Combat the push to increase H-1B numbers

A paper recently published by the BLS is misleading and leaves out key details about one of the authors and the data sources used. I hope you will take into account that one of the authors works for one of the biggest H-1B users and that the main data source for the paper has a vested interest in increasing H-1B numbers.

This paper claims that the high tech salaries in California, Texas, and Washington are indicative of a tech shortage. The paper fails to note that tech workers’ salaries are flat, and in some cases declining, across the nation. The nationwide salary trend is indicative of a glut, not a shortage, of workers.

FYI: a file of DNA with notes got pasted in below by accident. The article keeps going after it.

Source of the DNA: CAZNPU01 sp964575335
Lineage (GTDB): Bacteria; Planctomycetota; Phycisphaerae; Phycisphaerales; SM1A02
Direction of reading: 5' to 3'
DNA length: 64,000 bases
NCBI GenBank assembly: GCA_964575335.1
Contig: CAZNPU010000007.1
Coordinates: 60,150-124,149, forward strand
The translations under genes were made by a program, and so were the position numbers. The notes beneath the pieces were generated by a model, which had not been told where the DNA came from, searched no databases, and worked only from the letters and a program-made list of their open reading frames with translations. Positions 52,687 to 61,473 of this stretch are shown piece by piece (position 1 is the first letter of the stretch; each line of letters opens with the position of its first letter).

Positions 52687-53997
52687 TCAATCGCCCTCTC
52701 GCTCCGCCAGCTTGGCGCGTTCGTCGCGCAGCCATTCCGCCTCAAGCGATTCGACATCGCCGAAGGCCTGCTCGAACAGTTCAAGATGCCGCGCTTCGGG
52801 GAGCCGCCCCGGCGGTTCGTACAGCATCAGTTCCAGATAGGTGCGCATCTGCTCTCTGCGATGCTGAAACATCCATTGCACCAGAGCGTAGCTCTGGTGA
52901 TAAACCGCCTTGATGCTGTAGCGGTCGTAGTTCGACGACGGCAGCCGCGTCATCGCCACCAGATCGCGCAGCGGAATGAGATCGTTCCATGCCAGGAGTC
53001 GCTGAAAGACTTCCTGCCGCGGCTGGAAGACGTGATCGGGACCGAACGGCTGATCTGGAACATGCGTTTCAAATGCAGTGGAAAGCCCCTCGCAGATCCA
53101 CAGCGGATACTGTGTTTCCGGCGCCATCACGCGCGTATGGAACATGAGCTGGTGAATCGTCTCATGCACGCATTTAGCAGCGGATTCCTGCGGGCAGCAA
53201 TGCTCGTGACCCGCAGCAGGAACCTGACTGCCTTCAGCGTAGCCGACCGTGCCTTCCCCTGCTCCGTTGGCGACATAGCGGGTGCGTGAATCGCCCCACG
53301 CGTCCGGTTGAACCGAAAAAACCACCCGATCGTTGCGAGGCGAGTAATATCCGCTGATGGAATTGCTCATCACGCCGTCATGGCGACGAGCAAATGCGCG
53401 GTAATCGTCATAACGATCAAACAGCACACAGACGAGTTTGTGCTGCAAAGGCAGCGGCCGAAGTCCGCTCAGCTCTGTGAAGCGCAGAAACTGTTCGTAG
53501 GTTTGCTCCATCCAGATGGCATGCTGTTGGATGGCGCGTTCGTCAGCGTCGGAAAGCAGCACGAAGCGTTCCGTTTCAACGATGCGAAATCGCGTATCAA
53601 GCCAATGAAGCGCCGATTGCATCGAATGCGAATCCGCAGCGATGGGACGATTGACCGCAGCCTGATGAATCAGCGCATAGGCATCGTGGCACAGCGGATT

The paper’s authors also fail to mention that STEM recruiters, 18 of which provide the main data source for the paper, often have trouble finding suitable candidates because employers often impose hiring restrictions like an employee’s age or years of work experience. This can make it more difficult for a recruiter to find American workers who meet the employer’s demands.

Lastly, one of the paper’s coauthors, Yi Xue, works for Palantir, one of the country’s largest H-1B employers. Palantir is a Big Data company and helps design software tools so groups like can lobby Congress for amnesty and more foreign workers. As this weren’t enough to provide evidence of the group’s aims, one of Palantir’s co-founders, Joe Lonsdale, is a major donor.

These omissions and oversights make the paper and its goals highly suspect and its “findings” must not be taken at face value if you decide to read it.

Phone me if you would like to talk about this,

Mr. Greg Raven